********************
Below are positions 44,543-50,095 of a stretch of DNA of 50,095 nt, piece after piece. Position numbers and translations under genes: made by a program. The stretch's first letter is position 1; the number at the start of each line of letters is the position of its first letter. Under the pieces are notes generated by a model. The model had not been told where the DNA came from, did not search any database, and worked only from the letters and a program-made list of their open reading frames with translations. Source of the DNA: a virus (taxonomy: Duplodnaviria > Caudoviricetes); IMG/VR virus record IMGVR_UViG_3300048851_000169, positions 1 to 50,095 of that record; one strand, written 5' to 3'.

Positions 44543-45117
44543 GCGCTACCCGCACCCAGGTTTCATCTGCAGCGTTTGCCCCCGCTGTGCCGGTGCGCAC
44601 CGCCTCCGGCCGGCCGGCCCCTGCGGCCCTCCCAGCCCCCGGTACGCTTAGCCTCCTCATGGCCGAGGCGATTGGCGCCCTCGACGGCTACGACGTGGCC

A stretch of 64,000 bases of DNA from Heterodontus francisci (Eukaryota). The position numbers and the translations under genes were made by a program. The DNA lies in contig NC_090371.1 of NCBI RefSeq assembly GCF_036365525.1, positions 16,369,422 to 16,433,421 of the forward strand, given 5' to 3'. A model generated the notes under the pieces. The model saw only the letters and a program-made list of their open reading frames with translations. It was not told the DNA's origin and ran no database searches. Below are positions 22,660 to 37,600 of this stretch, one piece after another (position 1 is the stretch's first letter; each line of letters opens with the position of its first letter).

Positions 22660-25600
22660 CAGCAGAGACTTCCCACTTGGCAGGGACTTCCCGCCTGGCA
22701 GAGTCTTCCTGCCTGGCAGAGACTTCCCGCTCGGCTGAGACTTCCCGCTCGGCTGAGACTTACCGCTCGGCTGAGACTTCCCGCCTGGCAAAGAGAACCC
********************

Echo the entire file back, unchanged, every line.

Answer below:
Below are positions 44,543-50,095 of a stretch of DNA of 50,095 nt, piece after piece. Position numbers and translations under genes: made by a program. The stretch's first letter is position 1; the number at the start of each line of letters is the position of its first letter. Under the pieces are notes generated by a model. The model had not been told where the DNA came from, did not search any database, and worked only from the letters and a program-made list of their open reading frames with translations. Source of the DNA: a virus (taxonomy: Duplodnaviria > Caudoviricetes); IMG/VR virus record IMGVR_UViG_3300048851_000169, positions 1 to 50,095 of that record; one strand, written 5' to 3'.

Positions 44543-45117
44543 GCGCTACCCGCACCCAGGTTTCATCTGCAGCGTTTGCCCCCGCTGTGCCGGTGCGCAC
44601 CGCCTCCGGCCGGCCGGCCCCTGCGGCCCTCCCAGCCCCCGGTACGCTTAGCCTCCTCATGGCCGAGGCGATTGGCGCCCTCGACGGCTACGACGTGGCC

A stretch of 64,000 bases of DNA from Heterodontus francisci (Eukaryota). The position numbers and the translations under genes were made by a program. The DNA lies in contig NC_090371.1 of NCBI RefSeq assembly GCF_036365525.1, positions 16,369,422 to 16,433,421 of the forward strand, given 5' to 3'. A model generated the notes under the pieces. The model saw only the letters and a program-made list of their open reading frames with translations. It was not told the DNA's origin and ran no database searches. Below are positions 22,660 to 37,600 of this stretch, one piece after another (position 1 is the stretch's first letter; each line of letters opens with the position of its first letter).

Positions 22660-25600
22660 CAGCAGAGACTTCCCACTTGGCAGGGACTTCCCGCCTGGCA
22701 GAGTCTTCCTGCCTGGCAGAGACTTCCCGCTCGGCTGAGACTTCCCGCTCGGCTGAGACTTACCGCTCGGCTGAGACTTCCCGCCTGGCAAAGAGAACCC